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TitleA comparison of different remotely sensed data for classifying bedrock types in Canada's Arctic: Application of the Robust Classification Method and Random Forests
AuthorHarris, J R; He, J X; Rainbird, RORCID logo; Behnia, P
SourceGeoscience Canada vol. 41, no. 4, 2014 p. 557-584, Open Access logo Open Access
Alt SeriesEarth Sciences Sector, Contribution Series 20160327
PublisherGeological Association of Canada
MeetingGeological Association of Canada - Mineralogical Association of Canada Joint Annual Meeting; Fredericton; CA; May 21-23, 2014
Mediapaper; on-line; digital
File formatpdf
Subjectsgeophysics; arctic geology; climate, arctic; remote sensing; vegetation
ProgramGEM: Geo-mapping for Energy and Minerals PGE/Base Metals - Victoria Island (NWT and Nunavut)
Released2014 12 03
AbstractThe Geological Survey of Canada, under the Remote Predictive Mapping project of the Geo-mapping for Energy and Minerals program, Natural Resources Canada, has the mandate to produce up-to-date geoscience maps of Canada's territory north of latitude 60°. Over the past three decades, the increased availability of space-borne sensors imaging the Earth's surface using increasingly higher spatial and
spectral resolutions has allowed geologic remote sensing to evolve from being primarily a qualitative discipline to a quantitative discipline based on the computer analysis of digital images. Classification of remotely sensed data is a well-known and common image processing application that has been used since the early 1970s, concomitant with the launch of the first Landsat (ERTS) earth observational satellite. In this study, supervised classification is employed using a new algorithm known as the Robust Classification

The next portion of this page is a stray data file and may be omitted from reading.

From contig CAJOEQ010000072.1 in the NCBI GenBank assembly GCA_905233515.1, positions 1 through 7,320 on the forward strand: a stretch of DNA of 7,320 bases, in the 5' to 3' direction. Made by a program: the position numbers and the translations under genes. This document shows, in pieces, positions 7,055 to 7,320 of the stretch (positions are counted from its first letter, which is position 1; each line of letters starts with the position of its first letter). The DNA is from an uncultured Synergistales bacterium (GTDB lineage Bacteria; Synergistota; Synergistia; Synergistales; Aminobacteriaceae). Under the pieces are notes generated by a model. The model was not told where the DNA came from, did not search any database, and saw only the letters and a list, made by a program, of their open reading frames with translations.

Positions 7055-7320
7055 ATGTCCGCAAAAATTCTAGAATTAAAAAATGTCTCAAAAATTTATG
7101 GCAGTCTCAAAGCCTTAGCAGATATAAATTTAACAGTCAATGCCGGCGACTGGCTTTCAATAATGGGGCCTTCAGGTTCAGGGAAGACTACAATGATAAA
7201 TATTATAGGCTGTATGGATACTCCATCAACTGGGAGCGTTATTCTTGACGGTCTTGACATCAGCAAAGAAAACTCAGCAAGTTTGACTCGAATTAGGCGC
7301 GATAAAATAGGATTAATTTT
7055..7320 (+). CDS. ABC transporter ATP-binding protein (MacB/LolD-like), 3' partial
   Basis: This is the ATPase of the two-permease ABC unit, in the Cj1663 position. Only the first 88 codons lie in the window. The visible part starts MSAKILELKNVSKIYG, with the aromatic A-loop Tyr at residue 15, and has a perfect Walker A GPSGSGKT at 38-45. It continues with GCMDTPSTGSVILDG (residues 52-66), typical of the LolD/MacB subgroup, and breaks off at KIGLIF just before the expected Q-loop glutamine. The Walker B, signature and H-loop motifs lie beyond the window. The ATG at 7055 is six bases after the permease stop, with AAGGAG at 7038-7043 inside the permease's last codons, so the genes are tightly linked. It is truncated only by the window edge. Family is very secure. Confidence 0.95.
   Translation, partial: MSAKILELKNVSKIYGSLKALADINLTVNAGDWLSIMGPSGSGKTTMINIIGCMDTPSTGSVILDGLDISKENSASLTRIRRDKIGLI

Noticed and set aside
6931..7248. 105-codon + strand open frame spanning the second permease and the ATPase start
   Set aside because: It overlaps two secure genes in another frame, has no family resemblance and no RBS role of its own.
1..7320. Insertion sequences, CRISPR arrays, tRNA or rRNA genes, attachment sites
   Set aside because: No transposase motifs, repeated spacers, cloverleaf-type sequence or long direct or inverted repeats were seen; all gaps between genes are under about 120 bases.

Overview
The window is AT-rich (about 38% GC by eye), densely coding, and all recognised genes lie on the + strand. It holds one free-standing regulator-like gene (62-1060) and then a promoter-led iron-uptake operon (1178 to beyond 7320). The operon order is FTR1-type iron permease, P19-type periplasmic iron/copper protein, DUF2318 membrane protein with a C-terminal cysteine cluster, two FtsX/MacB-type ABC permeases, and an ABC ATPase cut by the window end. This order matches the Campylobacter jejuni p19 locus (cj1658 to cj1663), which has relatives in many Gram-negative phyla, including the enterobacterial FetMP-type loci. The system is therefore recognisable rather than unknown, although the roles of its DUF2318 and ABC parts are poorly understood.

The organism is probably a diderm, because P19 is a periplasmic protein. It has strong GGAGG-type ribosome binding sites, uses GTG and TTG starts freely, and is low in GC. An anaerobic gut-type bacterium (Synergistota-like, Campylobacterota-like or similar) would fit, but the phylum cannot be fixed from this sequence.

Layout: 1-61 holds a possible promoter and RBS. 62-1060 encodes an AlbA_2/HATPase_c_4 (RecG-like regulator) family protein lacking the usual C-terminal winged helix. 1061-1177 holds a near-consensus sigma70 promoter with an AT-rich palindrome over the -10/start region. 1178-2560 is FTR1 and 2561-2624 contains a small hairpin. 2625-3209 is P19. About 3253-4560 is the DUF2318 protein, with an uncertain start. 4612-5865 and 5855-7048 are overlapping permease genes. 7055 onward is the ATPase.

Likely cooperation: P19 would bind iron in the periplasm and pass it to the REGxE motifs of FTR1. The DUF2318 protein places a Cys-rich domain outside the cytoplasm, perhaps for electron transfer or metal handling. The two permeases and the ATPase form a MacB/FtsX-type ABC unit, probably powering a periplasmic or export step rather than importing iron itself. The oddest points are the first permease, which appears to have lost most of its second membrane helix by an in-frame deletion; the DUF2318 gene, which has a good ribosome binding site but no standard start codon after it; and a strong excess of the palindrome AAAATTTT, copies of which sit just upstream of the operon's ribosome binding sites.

Method (RCM), as well as a Random Forest (RF) classifier, to a variety of remotely sensed data including Landsat-7, Landsat-8, Spot-5, Aster and airborne magnetic imagery, producing predictions (classifications) of bedrock lithology and Quaternary cover in central Victoria Island, Northwest Territories. The different data types are compared and contrasted to evaluate how well they classify various lithotypes and surficial materials; these evaluations are validated by confusion analysis (confusion matrices) as well as by comparing the eneralized classifications with the newly produced geology map of the study area. In addition, three new Multiple Classification System (MCS) methods are proposed that leverage the best characteristics of all remotely sensed data used for classification.

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